The other seven months, which I would argue are "full" months, you end up with $20,000,000. I’ll wait a month for that as opposed to $1M today. Most people would, when they understand the big difference, and the power of that compounding effect. James Keller said, “A candle loses nothing by lighting another candle.” I will take that further to say that when you lift just one person, you can’t help but be lifted up yourself in the process.

In that very act, you are doubling the number of people who are lifted. One becomes two, becomes three, and then that third lifted person lifts person number four. Does it happen in a linear way though? Once you get that wonderful feeling of lifting one person up, you want to do it again. If the inspiration is strong enough, those who are lifted will want to pay it forward and you get the doubling effect, and perhaps so much more.

Those who are spectators may get inspired to be part of the movement. You hear stories of people going through the drive-through who pay for the person behind them. Sometimes that act continues to a few more people. While it may sound nice, it’s pretty impersonal. Truly lifting someone up requires a little more than that.

It’s genuinely listening to them, looking them in the eye, asking if there is anything you can do to help them, or giving them a word of encouragement. It’s looking for something wonderful about the person (everyone has a good thing to be found) and letting them know that you recognize and appreciate it. For many, although it’s really not difficult to do, it may seem awkward.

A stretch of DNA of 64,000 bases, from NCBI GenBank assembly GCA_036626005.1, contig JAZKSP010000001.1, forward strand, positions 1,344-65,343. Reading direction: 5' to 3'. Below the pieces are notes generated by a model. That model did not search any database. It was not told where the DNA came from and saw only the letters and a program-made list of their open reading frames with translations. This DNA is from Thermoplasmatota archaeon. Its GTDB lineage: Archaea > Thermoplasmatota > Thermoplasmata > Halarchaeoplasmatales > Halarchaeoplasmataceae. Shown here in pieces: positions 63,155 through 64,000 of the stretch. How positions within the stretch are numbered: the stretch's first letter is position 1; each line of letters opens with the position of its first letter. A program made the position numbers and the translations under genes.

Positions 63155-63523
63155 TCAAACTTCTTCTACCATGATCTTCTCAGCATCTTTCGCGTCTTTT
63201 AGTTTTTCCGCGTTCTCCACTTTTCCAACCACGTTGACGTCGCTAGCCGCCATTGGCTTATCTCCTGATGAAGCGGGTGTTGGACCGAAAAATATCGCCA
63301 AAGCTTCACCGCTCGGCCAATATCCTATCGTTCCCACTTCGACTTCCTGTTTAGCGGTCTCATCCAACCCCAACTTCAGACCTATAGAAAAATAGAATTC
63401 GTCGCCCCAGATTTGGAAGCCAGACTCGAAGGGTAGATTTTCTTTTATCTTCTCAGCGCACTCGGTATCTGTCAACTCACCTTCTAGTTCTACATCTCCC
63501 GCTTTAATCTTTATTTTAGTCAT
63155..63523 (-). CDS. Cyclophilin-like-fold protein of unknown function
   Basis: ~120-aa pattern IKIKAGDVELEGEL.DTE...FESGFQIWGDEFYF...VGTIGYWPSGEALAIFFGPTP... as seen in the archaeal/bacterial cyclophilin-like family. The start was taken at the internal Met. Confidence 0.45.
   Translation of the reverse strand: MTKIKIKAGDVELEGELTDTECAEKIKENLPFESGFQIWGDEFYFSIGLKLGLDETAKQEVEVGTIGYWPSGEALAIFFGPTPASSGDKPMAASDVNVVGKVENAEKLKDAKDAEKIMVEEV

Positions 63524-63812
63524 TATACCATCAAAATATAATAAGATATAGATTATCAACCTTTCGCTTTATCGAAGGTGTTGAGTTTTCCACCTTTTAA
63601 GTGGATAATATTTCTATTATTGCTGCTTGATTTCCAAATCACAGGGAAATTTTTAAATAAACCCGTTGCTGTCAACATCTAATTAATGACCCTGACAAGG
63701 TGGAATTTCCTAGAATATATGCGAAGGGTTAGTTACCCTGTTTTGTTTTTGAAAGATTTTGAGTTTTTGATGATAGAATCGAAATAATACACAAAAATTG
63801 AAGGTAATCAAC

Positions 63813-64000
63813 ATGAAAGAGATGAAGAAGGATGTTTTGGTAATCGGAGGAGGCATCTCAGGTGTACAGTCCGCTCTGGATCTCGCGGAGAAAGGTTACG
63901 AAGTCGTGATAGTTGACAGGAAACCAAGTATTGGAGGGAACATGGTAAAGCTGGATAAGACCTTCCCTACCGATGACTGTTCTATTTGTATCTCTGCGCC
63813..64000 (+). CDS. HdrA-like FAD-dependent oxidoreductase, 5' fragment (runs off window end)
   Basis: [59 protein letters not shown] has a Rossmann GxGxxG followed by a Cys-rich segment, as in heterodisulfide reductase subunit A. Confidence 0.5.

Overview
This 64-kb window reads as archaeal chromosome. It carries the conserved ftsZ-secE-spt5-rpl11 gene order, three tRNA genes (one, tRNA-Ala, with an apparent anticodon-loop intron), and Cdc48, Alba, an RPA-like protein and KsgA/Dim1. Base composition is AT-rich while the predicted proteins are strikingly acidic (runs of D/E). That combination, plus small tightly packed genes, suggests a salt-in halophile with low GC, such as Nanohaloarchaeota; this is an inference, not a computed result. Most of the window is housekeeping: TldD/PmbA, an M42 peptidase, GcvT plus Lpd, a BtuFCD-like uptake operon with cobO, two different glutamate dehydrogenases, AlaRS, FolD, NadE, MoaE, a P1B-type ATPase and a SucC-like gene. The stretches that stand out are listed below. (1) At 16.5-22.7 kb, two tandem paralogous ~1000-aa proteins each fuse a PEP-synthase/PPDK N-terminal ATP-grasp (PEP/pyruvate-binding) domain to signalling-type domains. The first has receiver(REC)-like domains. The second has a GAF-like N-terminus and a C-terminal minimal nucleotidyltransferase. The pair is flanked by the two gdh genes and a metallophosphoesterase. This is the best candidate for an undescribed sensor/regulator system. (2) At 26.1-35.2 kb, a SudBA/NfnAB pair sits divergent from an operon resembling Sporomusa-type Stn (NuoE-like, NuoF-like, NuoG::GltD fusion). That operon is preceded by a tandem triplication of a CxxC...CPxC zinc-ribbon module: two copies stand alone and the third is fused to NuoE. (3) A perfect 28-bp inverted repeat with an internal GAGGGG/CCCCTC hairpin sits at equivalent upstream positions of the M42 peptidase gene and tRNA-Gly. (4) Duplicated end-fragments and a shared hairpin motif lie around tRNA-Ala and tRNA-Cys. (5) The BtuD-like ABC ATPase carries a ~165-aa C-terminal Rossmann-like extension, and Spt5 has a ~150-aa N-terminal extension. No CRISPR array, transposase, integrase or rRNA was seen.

It’s a little outside the average person’s comfort zone to actively seek out a way to lift up another person. It might even seem like you’re imposing on another by intervening with positive feedback. Nothing could be further from the truth. Even those who don’t seem to accept a compliment or give you a funny look when you put effort into doing something positive for them absolutely love it.

The fact is, it is outside of our comfort zones because it isn’t common…but it can be a lot more common. It starts with one person, deciding they want to lift one person up. Someone else, who gives me great praise and encouragement, inspired me to write this so that I can share it with you. What will you do with it?

Second Chance Employment: Unlocking Potential and Building Prosperous Communities

Giving someone a second chance is most often looked upon as a charitable act of giving. The truth is that in many cases, it is also a very wise decision economically. According to research conducted by JPMorgan Chase, the economic repercussions of employment challenges faced by individuals with criminal records are staggering, costing the U.S. economy between $78 and $87 billion annually. However, embracing second chance employment opportunities can yield profound positive effects on the broader American economy. By providing meaningful job opportunities to individuals with criminal backgrounds, businesses can tap into a vast and diverse talent pool that is often overlooked, simultaneously addressing the societal need for inclusive economic participation.

The benefits of second chance employment extend far beyond the individual level. Increased economic participation enables individuals and families to bolster their financial well-being and empowers communities to achieve stability. This ripple effect fosters thriving communities, consequently creating a conducive business environment for companies operating within them. Jamie Dimon, Chairman and CEO of JPMorgan Chase & Co. and co-chair of the Second Chance Business Coalition (SCBC), emphasizes the importance of providing second chances, stating that it not only creates opportunities for millions but also helps employers discover top talent and strengthens communities.

Since its inception two years ago, the SCBC has emerged as a critical source of guidance and resources for companies seeking to establish second chance programs. Craig Arnold, Chairman & CEO of Eaton and co-chair of the SCBC, highlights the coalition's commitment to expanding its network of member companies and increasing its impact on the lives of individuals with criminal records across the United States.